'Soft City' is a thrilling, exhilarating read - a perfectly-formed,elegantly-conceived masterpiece of a book. It's still as fresh and apposite today,despite having been written three decades ago, when the author was only 30-ish. Then,as now,it was seen as an original, ground-breaking piece of writing.
Its ten chapters about 'London living' take salmon-leaps of imaginative narrative prose style along the way; its young author's masterly, breathtaking skill fizzing with youth, verve and enthusiasm.
How London ( and possibly the author,too) have changed since 1973/74. It's a glitzier place now. A Class A city - a contender-
up there with Sydney,Tokyo and New York.
Happily, the 'Envies'have long gone, replaced now by crack-cocaine - fuelled muggers. Plus ca change. In the nineteenth century, men wore steel hoops under their starched collars to protect themselves from gangs of garotters. Darker perils await today.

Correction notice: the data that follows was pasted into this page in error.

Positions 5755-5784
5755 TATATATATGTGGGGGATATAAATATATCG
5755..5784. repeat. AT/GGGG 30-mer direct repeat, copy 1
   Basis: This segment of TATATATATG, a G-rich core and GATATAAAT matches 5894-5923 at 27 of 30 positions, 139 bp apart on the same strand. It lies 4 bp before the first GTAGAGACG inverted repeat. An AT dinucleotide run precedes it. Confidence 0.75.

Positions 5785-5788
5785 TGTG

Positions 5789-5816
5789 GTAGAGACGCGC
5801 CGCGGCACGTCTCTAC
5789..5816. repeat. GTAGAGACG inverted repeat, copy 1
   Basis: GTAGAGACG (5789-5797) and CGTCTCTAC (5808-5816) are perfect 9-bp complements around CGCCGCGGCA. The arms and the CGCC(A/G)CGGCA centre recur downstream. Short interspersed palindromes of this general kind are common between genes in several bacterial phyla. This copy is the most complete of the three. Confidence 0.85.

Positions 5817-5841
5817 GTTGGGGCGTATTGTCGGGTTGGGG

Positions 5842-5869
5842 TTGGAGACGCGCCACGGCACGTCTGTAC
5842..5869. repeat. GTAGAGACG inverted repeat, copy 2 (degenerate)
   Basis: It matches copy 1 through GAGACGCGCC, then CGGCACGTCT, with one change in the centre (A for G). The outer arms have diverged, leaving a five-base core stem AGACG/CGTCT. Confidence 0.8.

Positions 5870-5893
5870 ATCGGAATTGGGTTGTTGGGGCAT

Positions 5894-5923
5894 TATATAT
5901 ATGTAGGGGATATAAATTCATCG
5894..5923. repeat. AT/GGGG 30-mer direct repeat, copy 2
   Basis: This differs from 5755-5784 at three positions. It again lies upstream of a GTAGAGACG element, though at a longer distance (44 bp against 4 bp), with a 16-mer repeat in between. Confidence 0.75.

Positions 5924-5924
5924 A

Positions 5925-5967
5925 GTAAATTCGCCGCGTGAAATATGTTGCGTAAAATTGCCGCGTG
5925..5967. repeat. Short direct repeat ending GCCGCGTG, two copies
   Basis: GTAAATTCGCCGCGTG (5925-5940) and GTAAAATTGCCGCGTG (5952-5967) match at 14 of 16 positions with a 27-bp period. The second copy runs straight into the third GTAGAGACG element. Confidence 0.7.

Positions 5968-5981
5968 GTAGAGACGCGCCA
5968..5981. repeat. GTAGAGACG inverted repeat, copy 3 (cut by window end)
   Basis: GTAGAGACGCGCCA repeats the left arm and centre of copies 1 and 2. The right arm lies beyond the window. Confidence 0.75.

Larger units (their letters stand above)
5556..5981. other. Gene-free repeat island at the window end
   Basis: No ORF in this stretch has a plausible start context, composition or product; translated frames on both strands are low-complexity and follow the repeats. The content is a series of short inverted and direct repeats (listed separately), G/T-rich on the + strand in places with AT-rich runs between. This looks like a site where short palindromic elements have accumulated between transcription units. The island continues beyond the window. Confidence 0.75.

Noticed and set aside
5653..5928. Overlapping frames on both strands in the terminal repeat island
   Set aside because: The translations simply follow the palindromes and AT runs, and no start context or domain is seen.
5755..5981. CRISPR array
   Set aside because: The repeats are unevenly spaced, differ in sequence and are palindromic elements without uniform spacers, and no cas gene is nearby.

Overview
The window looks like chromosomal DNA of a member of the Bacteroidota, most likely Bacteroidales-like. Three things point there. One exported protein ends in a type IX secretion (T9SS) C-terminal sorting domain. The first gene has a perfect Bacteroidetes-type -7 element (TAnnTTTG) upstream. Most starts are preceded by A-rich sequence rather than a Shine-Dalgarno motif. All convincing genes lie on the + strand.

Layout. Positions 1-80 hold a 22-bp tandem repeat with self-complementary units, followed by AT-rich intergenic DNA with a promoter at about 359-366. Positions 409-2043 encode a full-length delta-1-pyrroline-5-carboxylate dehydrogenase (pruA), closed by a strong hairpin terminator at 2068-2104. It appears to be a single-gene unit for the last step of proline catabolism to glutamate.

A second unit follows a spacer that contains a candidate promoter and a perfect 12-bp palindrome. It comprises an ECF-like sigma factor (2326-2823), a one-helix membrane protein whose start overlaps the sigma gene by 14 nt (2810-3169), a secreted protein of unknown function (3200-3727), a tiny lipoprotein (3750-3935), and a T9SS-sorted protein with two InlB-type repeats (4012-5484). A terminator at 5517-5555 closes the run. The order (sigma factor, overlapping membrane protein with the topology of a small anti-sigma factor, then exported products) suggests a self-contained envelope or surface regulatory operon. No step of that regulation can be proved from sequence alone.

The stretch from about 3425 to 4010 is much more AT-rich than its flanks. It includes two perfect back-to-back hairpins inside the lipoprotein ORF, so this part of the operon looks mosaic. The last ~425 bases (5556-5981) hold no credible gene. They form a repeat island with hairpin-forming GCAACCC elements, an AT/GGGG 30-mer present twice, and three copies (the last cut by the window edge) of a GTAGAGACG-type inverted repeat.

London has survived Thatcherism,Majorism and Blairism, and today's lavishly-talented, hard-working, well-mannered thirty-year-olds, who contribute so much to London life such as my son( gifted artist/award-winning designer/skilled musician/fine lyricist) and his girlfriend have both still managed to hang on to the left-wing visions and ideals of Raban's generation - in the face of massive social and technological change.
London has emerged from the shabby, grubby shadows of its Victorian past, and has now become reconstructed into a glittering, vibrant place, rebuilt and refurbished as in the time of Wren and Nash ( Georgian London's master-planner). How symbolic that Foster's' Millennium' bridge links St.Paul's to Tate Modern ; and how intriguing it would be to read what the inestimable Mr Raban thinks of London in 2003.